Sen. Oaks Stripped of Committee Duties Pending Corruption Trial

By William F. Zorzi

Maryland State Sen. Nathaniel T. Oaks, currently under indictment in a federal public corruption case, was stripped of his seat on the Senate Finance Committee Monday night, after a recommendation from the Joint Committee on Legislative Ethics.

The ethics committee recommended to Senate President Thomas V. Mike Miller Jr. that Oaks be removed from his committee assignments, pending the outcome of his federal trial on fraud charges, scheduled to begin April 16, and the committee’s own investigation afterwards.

“The committee is extremely concerned about the seriousness of the allegations, as well as their impact on the confidence of Maryland’s citizens in their government officials and the Maryland General Assembly,” the ethics committee letter to Miller stated.

“Therefore, the committee recommend that you remove Senator Oaks from all of his committee assignments pending the outcome of the federal trial and subsequent committee actions,” said the letter, dated Feb. 22.


Sen. James E. DeGrange Sr., co-chairman of the Joint Committee on Legislative Ethics

The full text of the letter, which was marked “Confidential,” was read into the Senate record, followed by a message from Miller: “Pursuant to the recommendation of the Joint Committee on Legislative Ethics, Sen. Nathaniel T. Oaks is hereby removed from the Finance Committee.”

That was all that was said on the subject during the floor session. Oaks was not present in the chamber Monday night.

Oaks, a Democrat representing West Baltimore’s District 41, is also a member of the Joint Committee of on Administrative, Executive and Legislative Review, which examines proposed state regulations.

Oaks is charged in a 10-count indictment with fraud and obstruction of justice.

Nine fraud charges are related to allegations that Oaks took $15,300 in a bribery scheme involving an FBI confidential source, known as “Mike Henley,” who posed as a Texas businessman wanting to do business in Baltimore. At that point in time, Oaks was unaware of the federal investigation; it was only later, when he became aware of the probe, that he agreed to work with investigators.

The single obstruction count stems from allegations that while Oaks was supposed to be cooperating with federal investigators, he tipped off a target in the bail-bonds industry, known only as “Person #1” in court papers, to the existence of a corruption probe.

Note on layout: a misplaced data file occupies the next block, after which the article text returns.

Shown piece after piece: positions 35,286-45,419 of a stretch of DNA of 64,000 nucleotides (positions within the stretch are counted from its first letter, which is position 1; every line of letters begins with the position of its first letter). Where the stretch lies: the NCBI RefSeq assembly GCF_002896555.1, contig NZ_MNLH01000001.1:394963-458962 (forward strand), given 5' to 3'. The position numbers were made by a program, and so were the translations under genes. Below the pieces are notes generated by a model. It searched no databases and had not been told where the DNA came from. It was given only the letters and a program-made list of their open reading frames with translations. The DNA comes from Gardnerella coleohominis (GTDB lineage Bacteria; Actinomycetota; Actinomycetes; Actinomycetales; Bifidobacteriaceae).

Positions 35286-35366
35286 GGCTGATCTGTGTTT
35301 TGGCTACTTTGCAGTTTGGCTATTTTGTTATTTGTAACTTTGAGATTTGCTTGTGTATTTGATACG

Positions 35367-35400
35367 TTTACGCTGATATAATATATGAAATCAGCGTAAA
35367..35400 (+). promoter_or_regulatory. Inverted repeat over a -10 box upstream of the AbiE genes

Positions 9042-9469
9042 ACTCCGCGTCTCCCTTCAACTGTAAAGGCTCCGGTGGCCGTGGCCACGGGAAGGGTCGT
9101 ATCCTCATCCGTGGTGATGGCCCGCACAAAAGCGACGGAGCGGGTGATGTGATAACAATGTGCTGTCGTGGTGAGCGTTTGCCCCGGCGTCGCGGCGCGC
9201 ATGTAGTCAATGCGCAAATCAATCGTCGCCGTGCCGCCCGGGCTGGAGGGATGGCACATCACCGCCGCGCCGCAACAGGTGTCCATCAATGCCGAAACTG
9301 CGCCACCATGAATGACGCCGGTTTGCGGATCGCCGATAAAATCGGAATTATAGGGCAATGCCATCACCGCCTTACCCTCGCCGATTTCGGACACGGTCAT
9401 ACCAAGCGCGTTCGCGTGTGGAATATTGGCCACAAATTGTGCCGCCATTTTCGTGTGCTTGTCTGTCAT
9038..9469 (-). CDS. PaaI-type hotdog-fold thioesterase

Federal public defenders for Oaks earlier this year convinced a U.S. District Court judge to separate the obstruction of justice trial from a trial on the other nine counts. That second trial is now set for Aug. 20.

Oaks has pleaded not guilty to all the charges.

Miller referred the matter to the ethics committee Jan. 11, asking the panel to take up the Oaks matter, after calls for his removal by a growing number of Republicans, including Gov. Lawrence J. Hogan Jr.

In turn, the ethics committee co-chairs, Sen. James E. DeGrange Sr., an Anne Arundel County Democrat, and Del. Adrienne A. Jones, a Baltimore County Democrat, wrote to U.S. Attorney’s office Jan. 25, asking whether the legislature’s investigation would hamper the federal trial.

Stephen M. Schenning, the acting U.S. attorney, responded in a Feb. 7 letter, recommending that the Joint Ethics Committee “hold its investigation in abeyance until the federal charges are resolved.”

Miller had Schenning’s letter read into the record during a Senate floor session earlier this month.

In its recommendation to Miller, the ethics committee noted that it did not believe it could proceed with an investigation of allegations of Oaks’s misconduct until after the federal criminal trial. DeGrange and Jones, the ethics co-chairs, wrote that in the committee’s initial review, the panel had identified “numerous potential violations of the Maryland Public Ethics Law.”

“These violations may include the misuse of public resources, conflict of interest, misuse of the prestige of office, improper acceptance of gifts, failure to make required disclosures and failure to register as a lobbyist,” the co-chairs wrote.

The ethics committee also made a point of noting that Oaks, 71, faces a maximum penalty of 20 years in prison if he is convicted of the charges in the criminal indictment. “Furthermore,” the co-chairs wrote, “if convicted, Senator Oaks would be automatically suspended from office under … the Maryland Constitution, and on final judgment, be automatically removed from office.”

The committee wrote Miller that it expected to resume its investigation “promptly upon the conclusion of the trial.”

On Friday, Oaks filed paperwork for his candidacy with the State Board of Elections. He had been a member of the House of Delegates until Feb. 10, 2017, when he was appointed to the Maryland Senate, replacing Lisa A. Gladden, who resigned her seat due to health problems.

The deadline for filing for the June 26 primary election is 9 p.m. Tuesday.

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